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Together at Last: Trade Costs, Demand Structure, and Welfare

  • Mrázová, Monika
  • Neary, J Peter

We show that relaxing the assumption of CES preferences in monopolistic competition has surprising implications when trade is restricted. Integrated and segmented markets behave very differently, the latter typically implying a form of reciprocal dumping. Globalization and lower trade costs have very different effects: the former reduces spending on all existing varieties, the latter switches spending from home to imported varieties; in the plausible case where demands are less convex than CES, globalization raises firm output whereas lower trade costs reduce it. Finally, calibrating gains from trade is harder. Many more parameters need to be calibrated than in the CES case, while import demand elasticities are likely to overestimate the true elasticities, and so underestimate the gains from trade.

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Paper provided by C.E.P.R. Discussion Papers in its series CEPR Discussion Papers with number 9839.

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Date of creation: Feb 2014
Handle: RePEc:cpr:ceprdp:9839
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  1. Marc J. Melitz & Stephen J. Redding, 2013. "Firm Heterogeneity and Aggregate Welfare," CEP Discussion Papers dp1200, Centre for Economic Performance, LSE.
  2. Peter Neary & Monika Mrazova, 2011. "Selection Effects with Heterogeneous Firms," Economics Series Working Papers 588, University of Oxford, Department of Economics.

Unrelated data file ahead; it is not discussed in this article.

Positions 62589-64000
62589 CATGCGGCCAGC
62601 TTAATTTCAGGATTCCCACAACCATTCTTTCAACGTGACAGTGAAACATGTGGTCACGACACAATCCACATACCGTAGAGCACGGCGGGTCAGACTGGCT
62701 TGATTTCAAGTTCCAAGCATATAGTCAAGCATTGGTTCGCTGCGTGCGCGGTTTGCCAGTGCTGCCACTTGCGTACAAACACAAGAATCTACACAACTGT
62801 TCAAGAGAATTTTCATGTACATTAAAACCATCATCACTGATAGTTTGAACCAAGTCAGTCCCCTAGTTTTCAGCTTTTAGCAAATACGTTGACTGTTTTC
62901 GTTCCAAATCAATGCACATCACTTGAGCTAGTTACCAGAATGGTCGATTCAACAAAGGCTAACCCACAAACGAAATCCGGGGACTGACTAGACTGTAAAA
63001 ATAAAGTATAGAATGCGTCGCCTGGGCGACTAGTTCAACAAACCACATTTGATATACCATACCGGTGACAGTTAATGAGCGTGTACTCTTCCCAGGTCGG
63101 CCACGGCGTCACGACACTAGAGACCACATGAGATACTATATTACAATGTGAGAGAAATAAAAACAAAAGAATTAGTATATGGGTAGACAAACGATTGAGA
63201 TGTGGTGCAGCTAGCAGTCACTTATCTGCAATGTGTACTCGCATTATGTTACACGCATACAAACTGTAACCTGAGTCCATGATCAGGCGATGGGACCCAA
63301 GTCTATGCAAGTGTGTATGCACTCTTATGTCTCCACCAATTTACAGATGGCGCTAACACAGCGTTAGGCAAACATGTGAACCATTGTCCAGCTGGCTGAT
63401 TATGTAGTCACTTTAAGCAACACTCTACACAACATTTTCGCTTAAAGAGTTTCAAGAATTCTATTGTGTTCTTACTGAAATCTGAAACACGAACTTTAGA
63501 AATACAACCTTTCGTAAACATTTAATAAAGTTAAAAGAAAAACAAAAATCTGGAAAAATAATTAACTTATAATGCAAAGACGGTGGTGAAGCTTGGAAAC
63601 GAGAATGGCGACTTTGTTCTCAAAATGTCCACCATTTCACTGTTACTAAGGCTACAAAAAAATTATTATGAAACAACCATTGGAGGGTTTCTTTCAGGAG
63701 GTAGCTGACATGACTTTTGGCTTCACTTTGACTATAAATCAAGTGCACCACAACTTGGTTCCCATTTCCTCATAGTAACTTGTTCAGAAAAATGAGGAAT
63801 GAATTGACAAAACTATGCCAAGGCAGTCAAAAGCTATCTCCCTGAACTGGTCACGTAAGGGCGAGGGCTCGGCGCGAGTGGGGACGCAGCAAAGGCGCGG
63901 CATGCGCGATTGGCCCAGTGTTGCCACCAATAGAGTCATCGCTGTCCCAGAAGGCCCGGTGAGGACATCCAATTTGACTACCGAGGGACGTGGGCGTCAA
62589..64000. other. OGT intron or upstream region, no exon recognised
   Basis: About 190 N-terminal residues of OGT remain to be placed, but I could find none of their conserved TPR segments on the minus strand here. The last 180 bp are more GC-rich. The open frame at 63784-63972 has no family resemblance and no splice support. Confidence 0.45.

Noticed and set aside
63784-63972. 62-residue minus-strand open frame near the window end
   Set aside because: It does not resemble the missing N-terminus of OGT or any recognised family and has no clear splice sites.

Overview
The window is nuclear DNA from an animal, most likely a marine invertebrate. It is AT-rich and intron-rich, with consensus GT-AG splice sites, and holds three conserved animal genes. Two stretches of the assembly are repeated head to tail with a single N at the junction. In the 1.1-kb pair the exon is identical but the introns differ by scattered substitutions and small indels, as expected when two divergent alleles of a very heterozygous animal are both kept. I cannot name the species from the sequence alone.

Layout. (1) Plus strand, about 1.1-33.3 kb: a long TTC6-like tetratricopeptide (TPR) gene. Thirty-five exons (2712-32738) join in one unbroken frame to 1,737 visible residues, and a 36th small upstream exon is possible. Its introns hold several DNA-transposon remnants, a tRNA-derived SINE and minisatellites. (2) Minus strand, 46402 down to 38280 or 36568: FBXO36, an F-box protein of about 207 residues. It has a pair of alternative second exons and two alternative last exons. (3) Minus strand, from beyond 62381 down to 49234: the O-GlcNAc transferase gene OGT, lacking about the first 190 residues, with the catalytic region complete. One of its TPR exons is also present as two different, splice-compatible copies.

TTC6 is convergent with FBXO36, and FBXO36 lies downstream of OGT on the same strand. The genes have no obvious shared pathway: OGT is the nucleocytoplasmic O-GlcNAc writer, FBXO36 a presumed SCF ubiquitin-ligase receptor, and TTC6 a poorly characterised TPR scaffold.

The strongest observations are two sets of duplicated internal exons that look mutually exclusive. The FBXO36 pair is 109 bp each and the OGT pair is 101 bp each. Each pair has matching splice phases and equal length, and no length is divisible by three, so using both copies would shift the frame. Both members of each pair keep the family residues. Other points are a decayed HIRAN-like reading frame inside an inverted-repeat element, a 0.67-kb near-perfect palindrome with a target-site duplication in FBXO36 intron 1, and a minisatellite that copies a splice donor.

3. Evgeny Zhelobodko & Sergey Kokovin & Mathieu Parenti & Jacques Thisse, 2012. "Monopolistic competition: Beyond the constant elasticity of substitution," ULB Institutional Repository 2013/224564, ULB -- Universite Libre de Bruxelles.
  4. Ina Simonovska & Michael E. Waugh, 2011. "The Elasticity of Trade: Estimates and Evidence," CESifo Working Paper Series 3356, CESifo Group Munich.
  5. repec:cor:louvrp:-2488 is not listed on IDEAS
  6. Costas Arkolakis & Arnaud Costinot & Andrés Rodríguez-Clare, 2009. "New Trade Models, Same Old Gains?," NBER Working Papers 15628, National Bureau of Economic Research, Inc.
  7. Novy, Dennis, 2012. "International Trade without CES: Estimating Translog Gravity," CAGE Online Working Paper Series 101, Competitive Advantage in the Global Economy (CAGE).
  8. Ina Simonovska, 2009. "Income Differences and Prices of Tradables," 2009 Meeting Papers 692, Society for Economic Dynamics.
  9. Paolo Bertoletti & Paolo Epifani, 2012. "Monopolistic Competition: CES Redux?," DEM Working Papers Series 004, University of Pavia, Department of Economics and Management.
  10. Krugman, Paul R., 1979. "Increasing returns, monopolistic competition, and international trade," Journal of International Economics, Elsevier, vol. 9(4), pages 469-479, November.
  11. Krugman, Paul, 1980. "Scale Economies, Product Differentiation, and the Pattern of Trade," American Economic Review, American Economic Association, vol. 70(5), pages 950-959, December.
  12. Robert C. Feenstra & David E. Weinstein, 2010. "Globalization, Markups and U.S. Welfare," NBER Working Papers 15749, National Bureau of Economic Research, Inc.
  13. Robert A. Pollak, 1971. "Additive Utility Functions and Linear Engel Curves," Review of Economic Studies, Oxford University Press, vol. 38(4), pages 401-414.
  14. Swati Dhingra & John Morrow, 2012. "The Impact of Integration on Productivity and Welfare Distortions Under Monopolistic Competition," CEP Discussion Papers dp1130, Centre for Economic Performance, LSE.
  15. Simonovska, Ina; Waugh, Michael E., 2010. "The Elasticity of Trade: Estimates & Evidence," CAGE Online Working Paper Series 13, Competitive Advantage in the Global Economy (CAGE).
  16. Ralph Ossa, 2012. "Why Trade Matters After All," NBER Working Papers 18113, National Bureau of Economic Research, Inc.
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